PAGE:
The Latest on Recreational Marijuana

What the science says.

Posted Nov 09, 2020

No author listed, pxfuel, Public Domain
Source: No author listed, pxfuel, Public Domain

17 months ago, I wrote a review of the research literature on marijuana.

Alas, it's already time for an update on what the science says, and not just because there's new authoritative research:

  • In the recent election, four states have legalized recreational marijuana. That means that now, one in three Americans live in states in which it’s legal. Also causing increased substance use is COVID: A June 2020 CDC survey found a 13.3 percent increase in substance abuse from a year ago, and a September 2020 survey found a 36% increase in illicit drug use compared with just the previous month.
  • The marijuana industry has created and heavily promotes concentrates, which are much more potent than smoked marijuana and because concentrates are inhaled in a single breath, the impact is far greater still.
  • The marijuana industry is also promoting marijuana-infused edibles, which can create the illusion of edibles being more benign than the smoked form but in fact, can lull users into ingesting more drug than if smoked, especially since it takes longer to feel edibles' effect.
  • Weed bars are opening.

Here’s the science regarding marijuana use: This attempts to balance the anecdotal praise from pot users and especially the ubiquitous ads touting marijuana. Billboards include “Hello Marijuana, Good-Bye Stress,"  “Let’s Be Blunt. It’s Good," and  “I’m So High Right Meow."

Marijuana and driving

An Oct. 2020 review of the literature by the National Highway Traffic Safety Administration concludes that “marijuana use affects the driver's concentration and ability to perceive time and distance. This may lead to poor speed control, drowsiness, distraction, and the inability to read road signs accurately.” So it’s not surprising that the U.S. Department of Transportation reported that in 2016, the latest year studied, of drivers killed in a vehicle crash, 18 percent tested positive for marijuana.

Cognitive functioning

Most research on marijuana and brain function has been conducted on rats. That's because studies that sufficiently control for other factors are infeasible to study in humans. The National Institute for Drug Abuse summarizes its literature review: “Marijuana exposure during development can cause long-term or possibly permanent adverse changes in the brain.”  In a separate study, when survey participants were asked how marijuana affected their cognitive abilities, career achievements, social lives, and physical and mental health, the majority of heavy users reported that "marijuana had negative effects in all of these areas.”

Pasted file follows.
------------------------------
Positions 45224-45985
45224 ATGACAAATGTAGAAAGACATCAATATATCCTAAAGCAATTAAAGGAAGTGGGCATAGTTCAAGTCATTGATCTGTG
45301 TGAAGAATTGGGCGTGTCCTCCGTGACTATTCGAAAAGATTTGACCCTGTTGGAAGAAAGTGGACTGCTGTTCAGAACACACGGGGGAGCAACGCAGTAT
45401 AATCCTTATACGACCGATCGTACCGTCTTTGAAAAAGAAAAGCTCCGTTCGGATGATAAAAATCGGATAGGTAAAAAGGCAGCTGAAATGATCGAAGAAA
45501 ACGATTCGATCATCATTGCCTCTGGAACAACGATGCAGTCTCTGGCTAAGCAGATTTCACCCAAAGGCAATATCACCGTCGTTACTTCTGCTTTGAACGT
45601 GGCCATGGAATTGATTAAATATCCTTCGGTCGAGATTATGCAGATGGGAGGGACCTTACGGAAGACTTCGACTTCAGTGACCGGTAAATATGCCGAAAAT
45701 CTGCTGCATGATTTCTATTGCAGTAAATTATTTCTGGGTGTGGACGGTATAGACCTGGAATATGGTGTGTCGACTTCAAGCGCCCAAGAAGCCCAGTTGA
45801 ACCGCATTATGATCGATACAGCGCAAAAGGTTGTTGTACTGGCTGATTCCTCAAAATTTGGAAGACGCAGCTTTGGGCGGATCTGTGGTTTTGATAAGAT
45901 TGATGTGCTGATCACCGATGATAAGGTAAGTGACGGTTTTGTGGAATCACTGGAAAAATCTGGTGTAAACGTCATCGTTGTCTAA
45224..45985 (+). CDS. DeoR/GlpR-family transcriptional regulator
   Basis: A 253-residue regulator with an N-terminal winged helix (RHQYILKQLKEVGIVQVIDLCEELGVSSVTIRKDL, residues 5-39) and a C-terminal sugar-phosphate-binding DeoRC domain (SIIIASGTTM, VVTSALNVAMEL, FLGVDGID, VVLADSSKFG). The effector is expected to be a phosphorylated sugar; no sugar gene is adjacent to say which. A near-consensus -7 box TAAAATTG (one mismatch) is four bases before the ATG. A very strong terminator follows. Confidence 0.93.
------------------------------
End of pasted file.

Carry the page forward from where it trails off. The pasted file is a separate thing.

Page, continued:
Mental health

A National Institute on Drug Abuse literature review reports, “Several studies have linked marijuana use to increased risk for psychiatric disorders, including schizophrenia, depression, anxiety, and substance use disorders, but whether and to what extent it actually causes these conditions is not always easy to determine.”

Lung disease

 In February, 2020, the U.S. Centers for Disease Control reported an outbreak of serious lung disease and death attributed to vaping: “2,807 hospitalized EVALI (vaping-related lung disease) cases or deaths.”  A June 2020 update by the U.S. Food and Drug Administration (FDA) is titled, “Lung Injuries Associated with Use of Vaping Products.”

Testicular cancer

A National Cancer Institute study found that people who have smoked more than 50 times in a lifetime are at increased risk of testicular cancer.

Oral disease

The American Dental Association’s literature review reports an increase in gum disease and oral cancer among marijuana users.

Dependency and Addiction

The National Institute on Drug Abuse reports that 30 percent of marijuana users have some level of  cannabis use disorder, which is characterized by dependency and often, addiction. An October 2020 review of the literature cites NIDA's long-time director, Dr. Nora Volkow:  “When dependence and other factors escalate to cannabis use disorder, a person cannot stop using the drug even though it interferes with many aspects of his or her life . . . Some studies suggest that nine percent of people who use marijuana will become dependent on it, with higher rates in those who start using in their teens.” The literature review adds, “Other studies show even higher rates.”

The takeaway

The increased availability of ever stronger forms of marijuana suggest that, moving forward, the aforementioned dangers may be even more severe. But merely the current evidence should give anyone who cares about their well-being to seek less dangerous recreations. Given marijuana’s dangers, they shouldn't be hard to find.

I read this aloud on YouTube.